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Is it possible to establish one's longitude and latitude by observing the stars? Can you use observations of the stars to find the relative distance between two locations, which would be useful in map-making? What kind of crude tools would help (a sextant is too complex, but maybe a backstaff?)

What difference would there be if you were doing this on a planet that was not the Earth, and had a different location in the galaxy, a different day and year length?

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  • $\begingroup$ Worldbuilding perhaps, but this is probably "too story based" over there. It doesn't seem on topic here either. $\endgroup$ – James K Jun 13 '17 at 20:43
  • $\begingroup$ Worldbuilding is a wonderful place full of brilliant people, but they all appear to use GPS. $\endgroup$ – Darkhorse Jun 13 '17 at 21:15
  • $\begingroup$ I've made a complete rewrite to try to keep this on topic. I've removed all the "story" elements. $\endgroup$ – James K Jun 13 '17 at 22:35
  • $\begingroup$ I appreciate the translation services, thank you. The entire story was trying to drive home the idea that sextants, marine chronometers, and tables in alminacs written for earth aren't going to help. So it wasn't necessary. $\endgroup$ – Darkhorse Jun 13 '17 at 22:57
  • $\begingroup$ Recommend reading "Longitude," smile.amazon.com/Longitude-Genius-Greatest-Scientific-Problem/… $\endgroup$ – Carl Witthoft Jun 14 '17 at 12:54
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To expand a little on James's answer: The pole angle method doesn't care what time of year it is, the celestial pole isn't going anywhere. ;) However, if you're in the tropics, the altitude of the celestial pole is rather low, which can make accurate observation difficult.

Of course, if you're doing this on another planet, (or even in Earth's southern hemisphere) you may not have a convenient pole star, and doing this sort of thing without decent equipment isn't going to be particularly accurate.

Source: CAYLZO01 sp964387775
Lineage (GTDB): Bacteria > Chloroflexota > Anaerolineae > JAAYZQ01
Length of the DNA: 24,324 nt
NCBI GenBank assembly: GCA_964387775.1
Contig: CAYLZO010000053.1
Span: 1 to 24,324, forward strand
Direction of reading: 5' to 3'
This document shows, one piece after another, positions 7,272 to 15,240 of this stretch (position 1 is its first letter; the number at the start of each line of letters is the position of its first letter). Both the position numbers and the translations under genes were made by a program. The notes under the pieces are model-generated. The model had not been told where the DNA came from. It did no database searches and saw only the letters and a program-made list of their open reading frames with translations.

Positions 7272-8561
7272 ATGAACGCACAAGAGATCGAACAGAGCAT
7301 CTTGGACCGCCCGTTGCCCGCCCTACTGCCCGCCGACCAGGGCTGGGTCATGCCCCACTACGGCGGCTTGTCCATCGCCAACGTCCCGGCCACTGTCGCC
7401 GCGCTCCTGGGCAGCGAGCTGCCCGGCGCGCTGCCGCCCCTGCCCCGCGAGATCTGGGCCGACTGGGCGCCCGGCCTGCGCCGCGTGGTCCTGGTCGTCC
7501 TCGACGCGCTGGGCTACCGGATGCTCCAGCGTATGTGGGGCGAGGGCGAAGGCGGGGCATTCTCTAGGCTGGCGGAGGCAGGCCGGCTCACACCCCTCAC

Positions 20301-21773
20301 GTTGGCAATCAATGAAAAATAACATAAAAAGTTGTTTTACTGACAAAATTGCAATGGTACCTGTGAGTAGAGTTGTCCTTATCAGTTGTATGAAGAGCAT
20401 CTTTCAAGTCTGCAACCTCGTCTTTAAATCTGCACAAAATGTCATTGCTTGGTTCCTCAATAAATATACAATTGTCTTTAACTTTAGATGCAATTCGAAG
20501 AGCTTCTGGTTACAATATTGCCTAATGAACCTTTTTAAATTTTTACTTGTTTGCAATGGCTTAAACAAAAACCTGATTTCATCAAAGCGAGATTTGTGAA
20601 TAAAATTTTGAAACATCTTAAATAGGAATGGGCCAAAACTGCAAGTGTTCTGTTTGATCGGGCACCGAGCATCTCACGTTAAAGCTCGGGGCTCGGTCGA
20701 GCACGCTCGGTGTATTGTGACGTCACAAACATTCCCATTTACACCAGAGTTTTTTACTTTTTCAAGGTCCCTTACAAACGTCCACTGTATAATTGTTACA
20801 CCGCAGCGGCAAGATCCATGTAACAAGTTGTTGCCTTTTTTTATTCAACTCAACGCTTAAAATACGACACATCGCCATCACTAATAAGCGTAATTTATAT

To determine longitude you need to have a good way of determining the time relative to a fixed reference, like the Greenwich meridian. The Earth makes one rotation on its axis (relative to the stars) in a (sidereal) day, so one day is equivalent to 360° of longitude, one hour corresponds to 15°, and one minute of time corresponds to 15 minutes of longitude, which is 15 nautical miles at the equator, and around 11.5 nautical miles at 40° latitude. In other words, if your time calculations are off by one minute, your position calculations can be off by 10 to 15 miles.

Newton described a method of determining the time from the moon, you can read about it in Wikipedia's Lunar distance (navigation) article. From the Earth, the Moon's angular diameter is roughly 0.5°, and it takes roughly an hour for it to travel through that distance relative to the stars. So if you want time measurements accurate to the minute you need very good observations. However, that's the easy part.

You also need very accurate calculations that tell you where the Moon's supposed to be at that point in time. And that's not easy to do - the Moon's motion is tricky! I won't go into the details here, but Wikipedia has a good introduction to lunar theory. If you're curious about the kind of formulas that get used, take a look at the links in this question.

So it wasn't just the difficulty of making sufficiently accurate shipboard observations that prevented Newton's method from being adopted, it was also the difficulty of preparing sufficiently accurate lunar tables. Actually, Newton's method of lunar distances was used, principally from 1763 (when the necessary tables and method were first published) until about 1850, when it was superseded by the marine chronometer. However, as Wikipedia mentions,

The method saw usage all the way up to the beginning of the 20th century on smaller vessels that could not afford a chronometer or had to rely on the this technique for correction of the chronometer.